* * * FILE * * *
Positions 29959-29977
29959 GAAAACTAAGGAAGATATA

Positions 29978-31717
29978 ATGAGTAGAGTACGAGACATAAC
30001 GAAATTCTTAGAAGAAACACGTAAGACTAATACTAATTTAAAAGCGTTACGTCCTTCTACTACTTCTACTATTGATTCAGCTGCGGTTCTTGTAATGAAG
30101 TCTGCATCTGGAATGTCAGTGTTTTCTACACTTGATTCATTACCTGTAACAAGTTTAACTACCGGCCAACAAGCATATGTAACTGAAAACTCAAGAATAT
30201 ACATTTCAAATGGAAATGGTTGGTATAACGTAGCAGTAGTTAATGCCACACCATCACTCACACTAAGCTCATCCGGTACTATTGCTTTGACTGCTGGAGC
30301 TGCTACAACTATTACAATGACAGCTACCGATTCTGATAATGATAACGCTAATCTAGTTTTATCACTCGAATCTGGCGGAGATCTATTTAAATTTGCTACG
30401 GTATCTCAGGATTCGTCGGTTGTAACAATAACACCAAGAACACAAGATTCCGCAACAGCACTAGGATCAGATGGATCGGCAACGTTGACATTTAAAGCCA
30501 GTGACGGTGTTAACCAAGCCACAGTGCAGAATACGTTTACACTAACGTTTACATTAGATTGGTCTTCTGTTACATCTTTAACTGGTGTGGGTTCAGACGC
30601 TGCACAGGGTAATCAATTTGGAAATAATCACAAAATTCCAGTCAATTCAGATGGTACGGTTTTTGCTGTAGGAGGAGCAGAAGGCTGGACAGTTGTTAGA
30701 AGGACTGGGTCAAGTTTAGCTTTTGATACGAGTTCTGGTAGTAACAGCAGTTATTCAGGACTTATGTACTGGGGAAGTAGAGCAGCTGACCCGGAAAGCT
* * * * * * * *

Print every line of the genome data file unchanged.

Positions 29959-29977
29959 GAAAACTAAGGAAGATATA

Positions 29978-31717
29978 ATGAGTAGAGTACGAGACATAAC
30001 GAAATTCTTAGAAGAAACACGTAAGACTAATACTAATTTAAAAGCGTTACGTCCTTCTACTACTTCTACTATTGATTCAGCTGCGGTTCTTGTAATGAAG
30101 TCTGCATCTGGAATGTCAGTGTTTTCTACACTTGATTCATTACCTGTAACAAGTTTAACTACCGGCCAACAAGCATATGTAACTGAAAACTCAAGAATAT
30201 ACATTTCAAATGGAAATGGTTGGTATAACGTAGCAGTAGTTAATGCCACACCATCACTCACACTAAGCTCATCCGGTACTATTGCTTTGACTGCTGGAGC
30301 TGCTACAACTATTACAATGACAGCTACCGATTCTGATAATGATAACGCTAATCTAGTTTTATCACTCGAATCTGGCGGAGATCTATTTAAATTTGCTACG
30401 GTATCTCAGGATTCGTCGGTTGTAACAATAACACCAAGAACACAAGATTCCGCAACAGCACTAGGATCAGATGGATCGGCAACGTTGACATTTAAAGCCA
30501 GTGACGGTGTTAACCAAGCCACAGTGCAGAATACGTTTACACTAACGTTTACATTAGATTGGTCTTCTGTTACATCTTTAACTGGTGTGGGTTCAGACGC
30601 TGCACAGGGTAATCAATTTGGAAATAATCACAAAATTCCAGTCAATTCAGATGGTACGGTTTTTGCTGTAGGAGGAGCAGAAGGCTGGACAGTTGTTAGA
30701 AGGACTGGGTCAAGTTTAGCTTTTGATACGAGTTCTGGTAGTAACAGCAGTTATTCAGGACTTATGTACTGGGGAAGTAGAGCAGCTGACCCGGAAAGCT